Drucker taught us that “Culture eats strategy for breakfast.” If they’re not aligned, the practical behaviors, relationships, attitudes, values and environment of your culture win out over your theoretical strategy every time. Forget “sink or swim.” Think “sync or lose.” What makes this so challenging is that your organization and ways of working get in the way. The only successful approach is to align strategy, culture, and organization, and operations all at the same time.
Do this by aligning around a single overarching strategy and clear strategic priorities first. Then choose and create the culture, organization, and operating approach most appropriate for that strategy. This is a key and perhaps the key to leading through a point of inflection.
Single overarching strategy
“Strategy” is one of the most miss-used words in business. Different people define it differently. For the purpose of this conversation, let’s define it as the creation and allocation of resources to the right place in the right way at the right time over time – essentially, how to win. The most effective organizations have a single overarching strategy that all understand. That guides strategic priorities/resource allocation.
Choice #1 is where to play. Choose a market or set of target customers for which you can create differential value. Ideally you’ll find the clear blue water of an unmet need in an addressable target market that no one else is serving. More likely you’ll have competition. In either case, choose to play in a place you can win.
Choice #2 is where to play across the value chain. Customer needs get satisfied by people that design, produce, deliver and service things. Taking out marketing and selling because everyone has to do those, choose the one thing at which you’re going to be best-in-class. Then clarify how you’re going to that. That’s your overarching strategy.
Flowing from that are your strategic priorities. These lay out at which things you are going to be:
- Best-in-class (A superiority claim – top 10%)
- World class (A parity claim – top 25%)
- Strong (Read “above average” – top 50%)
- Good enough (simplify or outsource to meet minimum acceptable standards.)
As I’ve written before, culture is the only truly sustainable competitive advantage. Choose the behaviors, relationships, attitudes, values and environment that define your culture. And make sure they line up with your single overarching strategy.
- If you choose to win through design or invention, everything must inspire and enable independence, learning and enjoyment (and flexibility) per Groysberg et al’s “The Culture Factor“.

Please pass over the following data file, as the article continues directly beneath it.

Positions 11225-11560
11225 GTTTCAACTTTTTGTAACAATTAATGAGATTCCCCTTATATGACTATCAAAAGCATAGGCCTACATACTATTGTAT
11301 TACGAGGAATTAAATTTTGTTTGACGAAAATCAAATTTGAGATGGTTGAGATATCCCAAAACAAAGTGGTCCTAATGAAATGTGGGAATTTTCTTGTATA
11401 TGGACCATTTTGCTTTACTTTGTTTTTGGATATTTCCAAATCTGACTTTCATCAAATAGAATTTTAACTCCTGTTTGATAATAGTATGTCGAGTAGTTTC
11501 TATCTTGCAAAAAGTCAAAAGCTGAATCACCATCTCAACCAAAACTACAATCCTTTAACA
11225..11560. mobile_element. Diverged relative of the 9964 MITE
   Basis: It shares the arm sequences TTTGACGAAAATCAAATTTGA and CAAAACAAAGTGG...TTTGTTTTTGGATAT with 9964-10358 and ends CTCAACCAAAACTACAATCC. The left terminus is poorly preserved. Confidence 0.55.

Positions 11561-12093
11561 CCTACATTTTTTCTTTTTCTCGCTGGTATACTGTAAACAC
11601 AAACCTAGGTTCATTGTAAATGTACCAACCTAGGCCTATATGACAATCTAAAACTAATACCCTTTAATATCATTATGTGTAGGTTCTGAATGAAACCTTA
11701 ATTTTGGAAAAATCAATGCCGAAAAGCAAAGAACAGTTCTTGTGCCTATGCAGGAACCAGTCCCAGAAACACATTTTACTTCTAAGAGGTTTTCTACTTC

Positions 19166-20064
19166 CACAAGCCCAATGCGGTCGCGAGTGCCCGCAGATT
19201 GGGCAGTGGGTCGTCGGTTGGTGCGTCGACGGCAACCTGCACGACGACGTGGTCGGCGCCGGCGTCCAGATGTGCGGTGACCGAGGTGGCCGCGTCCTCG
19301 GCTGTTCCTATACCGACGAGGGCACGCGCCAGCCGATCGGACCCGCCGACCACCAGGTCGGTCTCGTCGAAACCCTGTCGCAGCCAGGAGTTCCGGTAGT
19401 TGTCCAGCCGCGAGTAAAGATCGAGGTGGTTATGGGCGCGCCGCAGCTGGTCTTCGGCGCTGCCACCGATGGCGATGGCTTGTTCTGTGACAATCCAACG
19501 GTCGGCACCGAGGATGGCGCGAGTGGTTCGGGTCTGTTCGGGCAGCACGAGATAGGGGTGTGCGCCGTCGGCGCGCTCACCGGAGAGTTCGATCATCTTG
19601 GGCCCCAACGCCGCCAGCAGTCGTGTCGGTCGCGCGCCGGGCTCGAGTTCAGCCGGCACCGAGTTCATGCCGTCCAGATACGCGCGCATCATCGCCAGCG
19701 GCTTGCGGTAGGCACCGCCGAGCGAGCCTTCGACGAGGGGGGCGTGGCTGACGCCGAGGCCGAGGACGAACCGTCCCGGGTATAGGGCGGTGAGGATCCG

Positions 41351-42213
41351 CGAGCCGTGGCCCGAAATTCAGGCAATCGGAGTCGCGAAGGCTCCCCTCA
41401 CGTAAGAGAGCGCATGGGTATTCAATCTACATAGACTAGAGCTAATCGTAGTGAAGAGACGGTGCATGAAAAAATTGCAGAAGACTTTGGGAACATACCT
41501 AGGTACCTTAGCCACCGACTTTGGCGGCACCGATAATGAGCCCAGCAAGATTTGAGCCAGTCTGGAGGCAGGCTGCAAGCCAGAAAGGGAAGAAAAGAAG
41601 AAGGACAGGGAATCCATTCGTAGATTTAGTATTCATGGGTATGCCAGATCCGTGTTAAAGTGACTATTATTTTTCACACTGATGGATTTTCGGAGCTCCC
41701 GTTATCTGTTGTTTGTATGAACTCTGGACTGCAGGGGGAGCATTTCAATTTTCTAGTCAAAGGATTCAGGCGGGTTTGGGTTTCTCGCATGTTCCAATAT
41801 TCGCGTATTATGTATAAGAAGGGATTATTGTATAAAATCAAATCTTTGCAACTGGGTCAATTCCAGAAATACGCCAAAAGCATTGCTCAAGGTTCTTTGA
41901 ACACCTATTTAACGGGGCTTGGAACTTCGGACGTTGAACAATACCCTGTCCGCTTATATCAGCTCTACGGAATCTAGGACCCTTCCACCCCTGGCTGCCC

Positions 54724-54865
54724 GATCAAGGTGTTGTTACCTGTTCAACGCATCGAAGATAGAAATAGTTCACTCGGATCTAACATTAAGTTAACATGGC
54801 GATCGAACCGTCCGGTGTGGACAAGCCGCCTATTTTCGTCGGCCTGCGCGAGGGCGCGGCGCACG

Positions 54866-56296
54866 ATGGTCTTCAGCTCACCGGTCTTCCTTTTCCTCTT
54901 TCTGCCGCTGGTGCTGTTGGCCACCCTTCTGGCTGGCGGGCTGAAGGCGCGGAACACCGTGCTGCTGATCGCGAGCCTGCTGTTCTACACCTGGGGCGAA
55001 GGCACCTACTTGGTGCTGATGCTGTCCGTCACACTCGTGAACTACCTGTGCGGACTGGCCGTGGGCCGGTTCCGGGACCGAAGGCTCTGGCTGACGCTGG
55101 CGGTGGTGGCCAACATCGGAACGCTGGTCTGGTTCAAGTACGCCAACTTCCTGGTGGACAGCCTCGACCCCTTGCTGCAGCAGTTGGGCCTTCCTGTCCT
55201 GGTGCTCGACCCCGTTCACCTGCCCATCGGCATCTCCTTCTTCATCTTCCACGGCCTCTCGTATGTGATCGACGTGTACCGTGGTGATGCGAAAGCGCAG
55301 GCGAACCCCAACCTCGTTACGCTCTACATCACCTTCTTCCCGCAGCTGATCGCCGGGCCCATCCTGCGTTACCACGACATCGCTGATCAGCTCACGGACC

- If you choose to win by producing, your culture must be marked by stability, results and authority (and independence).
- If you choose to win through delivery or logistics, your culture needs to support interdependence, order and safety (and stability).
- If you choose to win by providing superior customer service and experience, the key will be flexibility, purpose and caring (and interdependence).
Get this wrong and culture will overcome your strategic choice. For example, trying to get people to invent things in a highly disciplined culture with a bias to command and control is not going to work.
Companies tend to move from everyone doing whatever it takes to succeed, to a more specialized organization, to a hierarchy, to decentralization, to a matrix as they grow. Instead, choose the structure that best supports your overarching strategy.
- Organizations looking to encourage innovation in driving design and invention do best with specialization to cherish and support the innovators.
- Organizations persevering with disciplined manufacturing do best with a hierarchy.
- Organizations trying to foster collaboration for delivery or logistics often find matrices most helpful.
- Organizations looking to give flexibility to those accountable for delivering superior customer experiences do best when decentralized.
Finally, make sure the way you work is aligned with your strategy and culture. Specialists working to invent and design need freeing support. Command and control works well in a disciplined hierarchy. Shared responsibilites are the key to making a matrix work. Guided accountability is required in a flexible decentralized organization.
Net, make sure your strategy, culture, organization and operating bias are in sync. Easy to say. Hard to do. Follow this link for more on the CEO’s role.